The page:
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    How To Prevent Your Bank From Closing Your Cards And Why It Matters

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    If you have a credit card that you haven’t used in over 12 months, you may be in for an unpleasant surprise the next time you try to swipe it. 

    Banks and other credit card providers can cancel your card if you don’t use it for a year or more.

    This means losing out on card benefits and having your credit score drop suddenly. 

    To help you keep track of your card usage and prevent any unwelcome developments, let’s take a look at card closure, what causes it, and how you can avoid it.

    This article will give you the information you need to manage multiple credit cards with ease.

    How This Could Affect Your Credit Score 

    Having your credit card closed due to inactivity can be a serious inconvenience.

    Not only will you need to forfeit your flyer miles and other benefits, but your FICO score could drop if your credit utilization goes up suddenly.

    Credit utilization accounts for 30% of your FICO score, and you’ll want to keep your utilization under 30% to avoid seeing a drop in your numbers.

    If one of your credit cards is closed unexpectedly, your total available credit balance will fall.

    As a result, the amount you owe on your cards will make up a higher proportion of your total credit limit which could trigger a drop in your credit score.

    How A Spreadsheet Can Help You 

    So far we’ve highlighted the negative consequences of having one of your credit cards closed. But there’s good news too.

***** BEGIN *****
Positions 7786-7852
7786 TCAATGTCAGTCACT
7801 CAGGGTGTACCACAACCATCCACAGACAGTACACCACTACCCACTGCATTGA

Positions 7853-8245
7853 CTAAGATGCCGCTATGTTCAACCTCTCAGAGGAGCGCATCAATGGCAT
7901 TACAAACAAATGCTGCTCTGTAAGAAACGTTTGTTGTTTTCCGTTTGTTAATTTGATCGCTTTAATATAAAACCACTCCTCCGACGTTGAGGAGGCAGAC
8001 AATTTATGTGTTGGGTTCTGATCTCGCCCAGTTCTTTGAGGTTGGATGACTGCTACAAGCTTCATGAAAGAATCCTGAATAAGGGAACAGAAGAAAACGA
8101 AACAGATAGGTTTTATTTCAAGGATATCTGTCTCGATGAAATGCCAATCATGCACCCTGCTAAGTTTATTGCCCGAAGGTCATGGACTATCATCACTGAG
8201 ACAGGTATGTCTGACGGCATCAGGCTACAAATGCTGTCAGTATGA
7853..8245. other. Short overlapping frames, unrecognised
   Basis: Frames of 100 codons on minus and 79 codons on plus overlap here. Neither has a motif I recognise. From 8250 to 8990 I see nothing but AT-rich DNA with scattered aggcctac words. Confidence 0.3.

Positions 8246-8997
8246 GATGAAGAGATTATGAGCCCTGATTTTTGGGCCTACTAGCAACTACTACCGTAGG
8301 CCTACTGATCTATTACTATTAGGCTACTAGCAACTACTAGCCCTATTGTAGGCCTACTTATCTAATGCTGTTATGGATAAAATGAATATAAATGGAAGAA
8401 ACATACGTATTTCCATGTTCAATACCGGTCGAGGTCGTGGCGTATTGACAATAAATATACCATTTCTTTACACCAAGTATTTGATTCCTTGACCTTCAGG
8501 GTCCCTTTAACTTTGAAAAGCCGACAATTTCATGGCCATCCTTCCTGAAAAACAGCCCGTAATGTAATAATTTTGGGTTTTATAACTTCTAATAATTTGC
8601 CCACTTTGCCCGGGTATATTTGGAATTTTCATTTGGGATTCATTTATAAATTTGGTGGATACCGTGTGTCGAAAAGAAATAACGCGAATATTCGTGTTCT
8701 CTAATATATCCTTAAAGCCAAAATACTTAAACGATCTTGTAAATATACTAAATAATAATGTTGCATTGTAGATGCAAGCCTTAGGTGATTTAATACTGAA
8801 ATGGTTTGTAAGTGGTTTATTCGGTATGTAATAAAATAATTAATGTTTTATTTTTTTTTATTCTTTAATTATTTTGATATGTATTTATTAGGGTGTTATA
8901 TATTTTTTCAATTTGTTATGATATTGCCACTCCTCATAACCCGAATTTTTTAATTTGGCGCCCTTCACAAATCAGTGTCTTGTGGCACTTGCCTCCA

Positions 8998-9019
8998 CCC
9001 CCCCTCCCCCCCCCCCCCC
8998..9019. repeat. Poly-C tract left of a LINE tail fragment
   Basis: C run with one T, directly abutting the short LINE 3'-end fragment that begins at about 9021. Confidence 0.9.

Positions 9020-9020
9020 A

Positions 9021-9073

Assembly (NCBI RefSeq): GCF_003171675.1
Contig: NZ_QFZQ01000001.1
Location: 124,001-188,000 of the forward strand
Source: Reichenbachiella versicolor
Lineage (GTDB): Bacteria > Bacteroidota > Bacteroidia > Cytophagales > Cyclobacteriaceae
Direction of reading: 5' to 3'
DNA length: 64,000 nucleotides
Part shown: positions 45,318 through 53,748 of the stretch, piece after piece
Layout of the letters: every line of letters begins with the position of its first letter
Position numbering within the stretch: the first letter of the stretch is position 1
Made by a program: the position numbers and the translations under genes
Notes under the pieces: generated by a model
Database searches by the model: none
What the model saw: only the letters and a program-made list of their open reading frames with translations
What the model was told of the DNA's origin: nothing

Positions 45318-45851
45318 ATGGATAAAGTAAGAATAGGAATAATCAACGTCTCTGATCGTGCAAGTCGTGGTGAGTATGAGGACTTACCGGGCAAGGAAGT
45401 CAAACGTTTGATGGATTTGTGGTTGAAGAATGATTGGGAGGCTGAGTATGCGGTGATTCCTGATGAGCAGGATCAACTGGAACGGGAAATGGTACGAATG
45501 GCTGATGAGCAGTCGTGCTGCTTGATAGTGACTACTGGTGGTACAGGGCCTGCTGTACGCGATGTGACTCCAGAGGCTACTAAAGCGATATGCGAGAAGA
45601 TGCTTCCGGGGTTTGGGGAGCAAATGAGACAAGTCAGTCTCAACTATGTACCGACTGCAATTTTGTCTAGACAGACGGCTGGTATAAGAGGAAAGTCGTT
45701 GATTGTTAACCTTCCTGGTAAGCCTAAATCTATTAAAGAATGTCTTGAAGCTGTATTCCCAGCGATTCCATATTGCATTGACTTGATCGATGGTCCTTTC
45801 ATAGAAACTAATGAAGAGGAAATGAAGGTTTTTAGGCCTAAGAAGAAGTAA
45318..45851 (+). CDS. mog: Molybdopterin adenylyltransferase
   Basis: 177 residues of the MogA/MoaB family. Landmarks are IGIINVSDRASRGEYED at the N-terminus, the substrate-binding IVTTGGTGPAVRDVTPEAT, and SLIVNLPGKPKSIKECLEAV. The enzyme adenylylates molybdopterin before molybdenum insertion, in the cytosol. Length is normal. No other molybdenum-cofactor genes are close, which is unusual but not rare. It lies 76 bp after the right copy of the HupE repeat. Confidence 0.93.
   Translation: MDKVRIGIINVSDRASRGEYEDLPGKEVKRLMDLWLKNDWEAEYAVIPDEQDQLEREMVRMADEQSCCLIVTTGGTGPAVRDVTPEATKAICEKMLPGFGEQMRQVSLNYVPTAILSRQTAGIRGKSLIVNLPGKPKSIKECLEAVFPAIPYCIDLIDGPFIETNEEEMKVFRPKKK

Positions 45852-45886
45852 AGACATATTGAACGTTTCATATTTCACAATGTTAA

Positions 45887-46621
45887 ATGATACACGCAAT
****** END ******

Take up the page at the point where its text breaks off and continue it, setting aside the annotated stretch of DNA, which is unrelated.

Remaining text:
You can avoid this inconvenience by simply keeping track of all your credit cards and making sure that you use them frequently enough without running up unnecessary debt.

    Spreadsheets can be extremely useful in tracking your credit card usage.

    By using software like Excel or Google Sheets, you can set up a simple file that lists all your credit cards by name.

    You can list each card’s balance and payment due date and create a column where you can indicate the last time you used it.

    If you don’t feel like entering the date when you last used one of your cards, and if your balances are close to zero, you can make a note of the last time you made a payment on each card.

    If you’d like to keep your cards active without having to check them manually, you could opt to charge recurring expenses like your Netflix subscription to it instead. 


    Keeping your credit cards open is simply a matter of tracking your usage and making sure you charge expenses to each of your cards, at least every six months to a year. 

    To avoid the loss of benefits and a drop in your FICO score due to credit utilization, you may want to create a spreadsheet that lists all your credit cards to keep track of when you last you used them.